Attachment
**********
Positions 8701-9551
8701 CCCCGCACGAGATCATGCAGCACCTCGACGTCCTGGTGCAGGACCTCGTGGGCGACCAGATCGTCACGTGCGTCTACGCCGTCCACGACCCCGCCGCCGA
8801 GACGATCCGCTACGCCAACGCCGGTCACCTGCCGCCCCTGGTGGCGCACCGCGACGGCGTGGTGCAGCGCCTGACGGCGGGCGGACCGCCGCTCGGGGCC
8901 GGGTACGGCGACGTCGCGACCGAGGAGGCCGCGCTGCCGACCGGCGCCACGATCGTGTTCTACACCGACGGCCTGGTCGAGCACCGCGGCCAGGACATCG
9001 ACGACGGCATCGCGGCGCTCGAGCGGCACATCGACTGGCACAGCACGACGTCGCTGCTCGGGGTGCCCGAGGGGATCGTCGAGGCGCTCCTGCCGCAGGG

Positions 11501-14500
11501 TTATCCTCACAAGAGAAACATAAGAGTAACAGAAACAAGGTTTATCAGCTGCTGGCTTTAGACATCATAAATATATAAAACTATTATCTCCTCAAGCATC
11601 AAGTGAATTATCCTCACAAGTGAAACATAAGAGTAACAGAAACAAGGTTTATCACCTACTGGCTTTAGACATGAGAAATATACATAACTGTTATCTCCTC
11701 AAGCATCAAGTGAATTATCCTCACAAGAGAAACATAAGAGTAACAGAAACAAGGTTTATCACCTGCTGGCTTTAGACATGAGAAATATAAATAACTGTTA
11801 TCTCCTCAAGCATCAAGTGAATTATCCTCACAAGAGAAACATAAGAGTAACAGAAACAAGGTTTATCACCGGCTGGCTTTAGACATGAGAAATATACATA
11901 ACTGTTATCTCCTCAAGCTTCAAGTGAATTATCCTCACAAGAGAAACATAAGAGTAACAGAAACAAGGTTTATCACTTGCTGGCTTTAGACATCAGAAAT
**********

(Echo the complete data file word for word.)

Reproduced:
Positions 8701-9551
8701 CCCCGCACGAGATCATGCAGCACCTCGACGTCCTGGTGCAGGACCTCGTGGGCGACCAGATCGTCACGTGCGTCTACGCCGTCCACGACCCCGCCGCCGA
8801 GACGATCCGCTACGCCAACGCCGGTCACCTGCCGCCCCTGGTGGCGCACCGCGACGGCGTGGTGCAGCGCCTGACGGCGGGCGGACCGCCGCTCGGGGCC
8901 GGGTACGGCGACGTCGCGACCGAGGAGGCCGCGCTGCCGACCGGCGCCACGATCGTGTTCTACACCGACGGCCTGGTCGAGCACCGCGGCCAGGACATCG
9001 ACGACGGCATCGCGGCGCTCGAGCGGCACATCGACTGGCACAGCACGACGTCGCTGCTCGGGGTGCCCGAGGGGATCGTCGAGGCGCTCCTGCCGCAGGG

Positions 11501-14500
11501 TTATCCTCACAAGAGAAACATAAGAGTAACAGAAACAAGGTTTATCAGCTGCTGGCTTTAGACATCATAAATATATAAAACTATTATCTCCTCAAGCATC
11601 AAGTGAATTATCCTCACAAGTGAAACATAAGAGTAACAGAAACAAGGTTTATCACCTACTGGCTTTAGACATGAGAAATATACATAACTGTTATCTCCTC
11701 AAGCATCAAGTGAATTATCCTCACAAGAGAAACATAAGAGTAACAGAAACAAGGTTTATCACCTGCTGGCTTTAGACATGAGAAATATAAATAACTGTTA
11801 TCTCCTCAAGCATCAAGTGAATTATCCTCACAAGAGAAACATAAGAGTAACAGAAACAAGGTTTATCACCGGCTGGCTTTAGACATGAGAAATATACATA
11901 ACTGTTATCTCCTCAAGCTTCAAGTGAATTATCCTCACAAGAGAAACATAAGAGTAACAGAAACAAGGTTTATCACTTGCTGGCTTTAGACATCAGAAAT